Are Brazil and Turkey Delusional or Deceptive?
Why their nuclear deal with Iran is worse than useless.
At first glance, it may seem that Brazil and Turkey had good reasons to oppose the U.N. Security Council's sanctions against Iran and to push instead for a diplomatic solution that they'd already negotiated.
At second glance, however, the reason is clearly a sham. The only question is whether the Brazilian and Turkish leaders are delusional or up to no good.
Back in October 2009, the United States and Russia, still pursuing a diplomatic solution to the emerging Iranian nuclear crisis, offered Tehran a deal: Send Russia 1,200 kilograms of its low-enriched uranium; Russia will enrich it still further and send it back in a form that can be used only for medical reactors or electrical power, not for building A-bombs.
The deal was designed as a test: If the Iranians accepted it, that would mean they really were enriching uranium for peaceful purposes, as they'd been claiming. If they rejected it, that would suggest their goal was military, as much of the rest of the world suspected.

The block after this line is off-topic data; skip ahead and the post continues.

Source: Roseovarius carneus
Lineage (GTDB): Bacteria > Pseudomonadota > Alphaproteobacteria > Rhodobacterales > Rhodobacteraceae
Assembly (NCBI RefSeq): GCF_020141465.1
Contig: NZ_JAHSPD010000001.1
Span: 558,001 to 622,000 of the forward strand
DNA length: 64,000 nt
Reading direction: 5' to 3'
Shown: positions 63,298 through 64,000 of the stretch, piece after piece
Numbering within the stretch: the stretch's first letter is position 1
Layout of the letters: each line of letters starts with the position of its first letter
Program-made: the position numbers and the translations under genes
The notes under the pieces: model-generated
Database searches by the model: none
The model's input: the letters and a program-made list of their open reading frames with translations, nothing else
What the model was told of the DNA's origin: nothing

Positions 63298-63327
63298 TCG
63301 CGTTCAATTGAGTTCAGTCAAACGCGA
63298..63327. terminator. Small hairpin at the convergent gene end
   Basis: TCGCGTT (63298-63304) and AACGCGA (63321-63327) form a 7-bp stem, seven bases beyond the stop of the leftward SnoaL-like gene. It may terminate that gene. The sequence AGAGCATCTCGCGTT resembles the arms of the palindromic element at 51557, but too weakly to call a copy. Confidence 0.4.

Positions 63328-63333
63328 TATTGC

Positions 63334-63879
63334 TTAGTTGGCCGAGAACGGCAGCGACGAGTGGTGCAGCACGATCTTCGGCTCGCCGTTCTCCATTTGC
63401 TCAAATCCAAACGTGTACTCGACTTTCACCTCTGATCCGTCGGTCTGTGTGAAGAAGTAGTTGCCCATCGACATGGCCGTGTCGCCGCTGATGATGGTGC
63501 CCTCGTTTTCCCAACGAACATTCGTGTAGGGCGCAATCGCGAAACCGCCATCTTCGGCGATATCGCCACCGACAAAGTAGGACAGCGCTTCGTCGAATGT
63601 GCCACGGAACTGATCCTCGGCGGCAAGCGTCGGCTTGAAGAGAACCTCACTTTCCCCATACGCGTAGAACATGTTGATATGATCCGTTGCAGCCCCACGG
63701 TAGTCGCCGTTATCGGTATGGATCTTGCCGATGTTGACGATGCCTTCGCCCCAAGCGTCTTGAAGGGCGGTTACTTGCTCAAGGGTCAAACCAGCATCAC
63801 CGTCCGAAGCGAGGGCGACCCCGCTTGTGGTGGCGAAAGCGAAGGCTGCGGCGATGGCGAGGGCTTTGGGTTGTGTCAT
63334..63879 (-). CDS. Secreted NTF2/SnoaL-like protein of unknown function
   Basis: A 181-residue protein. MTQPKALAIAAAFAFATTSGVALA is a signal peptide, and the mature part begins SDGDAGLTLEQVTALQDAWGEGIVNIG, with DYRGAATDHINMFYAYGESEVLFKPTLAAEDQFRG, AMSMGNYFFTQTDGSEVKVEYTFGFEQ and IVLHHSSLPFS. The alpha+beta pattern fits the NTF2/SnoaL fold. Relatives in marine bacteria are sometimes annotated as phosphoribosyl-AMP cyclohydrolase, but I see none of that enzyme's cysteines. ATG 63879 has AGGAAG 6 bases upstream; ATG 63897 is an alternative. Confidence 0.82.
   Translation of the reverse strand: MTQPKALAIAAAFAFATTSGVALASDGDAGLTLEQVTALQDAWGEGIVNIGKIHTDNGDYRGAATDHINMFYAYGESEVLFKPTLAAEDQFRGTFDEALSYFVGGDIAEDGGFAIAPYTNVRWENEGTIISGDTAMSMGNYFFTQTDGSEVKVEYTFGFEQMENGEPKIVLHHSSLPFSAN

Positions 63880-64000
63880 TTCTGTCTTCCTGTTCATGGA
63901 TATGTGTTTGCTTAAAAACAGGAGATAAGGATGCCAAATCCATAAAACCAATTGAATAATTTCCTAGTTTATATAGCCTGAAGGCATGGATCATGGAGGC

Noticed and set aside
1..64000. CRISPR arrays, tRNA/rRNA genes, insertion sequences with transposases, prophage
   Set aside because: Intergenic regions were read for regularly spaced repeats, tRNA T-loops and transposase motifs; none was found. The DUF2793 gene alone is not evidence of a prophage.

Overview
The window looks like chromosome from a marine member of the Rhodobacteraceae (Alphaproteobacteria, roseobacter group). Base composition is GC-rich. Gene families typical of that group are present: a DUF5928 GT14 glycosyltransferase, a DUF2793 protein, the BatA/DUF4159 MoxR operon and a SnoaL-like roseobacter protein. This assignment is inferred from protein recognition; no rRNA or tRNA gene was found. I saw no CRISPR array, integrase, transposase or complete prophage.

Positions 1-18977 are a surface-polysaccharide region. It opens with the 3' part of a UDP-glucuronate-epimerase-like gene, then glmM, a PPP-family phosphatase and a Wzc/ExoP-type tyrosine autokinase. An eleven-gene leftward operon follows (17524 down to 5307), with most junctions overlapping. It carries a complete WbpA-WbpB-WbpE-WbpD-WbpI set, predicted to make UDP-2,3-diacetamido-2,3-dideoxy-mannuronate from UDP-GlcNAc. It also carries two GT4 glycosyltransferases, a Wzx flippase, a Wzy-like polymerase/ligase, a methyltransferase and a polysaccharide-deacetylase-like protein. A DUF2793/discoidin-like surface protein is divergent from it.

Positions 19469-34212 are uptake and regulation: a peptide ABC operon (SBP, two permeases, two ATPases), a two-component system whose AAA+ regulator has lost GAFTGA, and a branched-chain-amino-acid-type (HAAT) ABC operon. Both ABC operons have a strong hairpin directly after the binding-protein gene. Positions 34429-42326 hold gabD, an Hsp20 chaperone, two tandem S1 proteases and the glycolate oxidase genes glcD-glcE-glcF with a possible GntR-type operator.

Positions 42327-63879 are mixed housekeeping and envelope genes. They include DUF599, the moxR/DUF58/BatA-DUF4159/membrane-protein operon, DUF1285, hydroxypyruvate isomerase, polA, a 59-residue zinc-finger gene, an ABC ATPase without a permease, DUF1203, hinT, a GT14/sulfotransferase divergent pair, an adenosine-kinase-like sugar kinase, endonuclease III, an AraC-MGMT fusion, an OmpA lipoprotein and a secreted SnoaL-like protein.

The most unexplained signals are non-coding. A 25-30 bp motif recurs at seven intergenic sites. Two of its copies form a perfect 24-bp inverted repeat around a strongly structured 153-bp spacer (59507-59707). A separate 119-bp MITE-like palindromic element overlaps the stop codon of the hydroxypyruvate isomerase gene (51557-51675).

In May 2010, just as President Barack Obama was working up a U.N. Security Council resolution on sanctions, Turkey and Brazil suddenly announced that they'd put the old U.S.-Russia deal back on the table during talks with Iran—and this time Iran accepted. Diplomacy, they proclaimed, had worked; there'd be no need for sanctions after all.
But the Obama administration dismissed the deal and continued its own talks with Moscow and Beijing to punish Iran's military establishment, which culminated, on June 9, in a 12-to-2 vote in favor of sanctions—with only Turkey and Brazil opposing the measure. (Lebanon, another temporary member of the Security Council, abstained.)
Iranian President Mahmoud Ahmadinejad and his two new friends loudly wondered why this deal, nearly identical to the one that Obama had initiated just seven months earlier, was now considered unacceptable.
Back in October, Iran had only 1,500 kilograms of low-enriched uranium; sending 1,200 kilograms to Russia would have meant unloading four-fifths of its stockpile. Over the next seven months, the centrifuges kept spinning to the point where, by the time of the Brazil-Turkey talks, Iran had 2,300 kilograms.
In other words, the U.S.-Russia deal would have allowed Iran to keep only one-fifth of its uranium stockpile; the Brazil-Turkey deal would let Iran keep nearly half. More troubling, the Brazil-Turkey deal would let Iran continue enriching the uranium it kept—and, over the previous seven months, it had already been enriching quite a bit of it.
Fred Kaplan is Slate's "War Stories" columnist and author of the book, The Insurgents: David Petraeus and the Plot to Change the American Way of War. He can be reached at email@example.com. Follow him on Twitter.
Photograph of Brazilian President Luiz Inácio Lula da Silva, Iranian President Mahmoud Ahmadinejad, and Turkish Prime Minister Recep Tayyip Erdogan by Atta Kenare/AFP/Getty Images.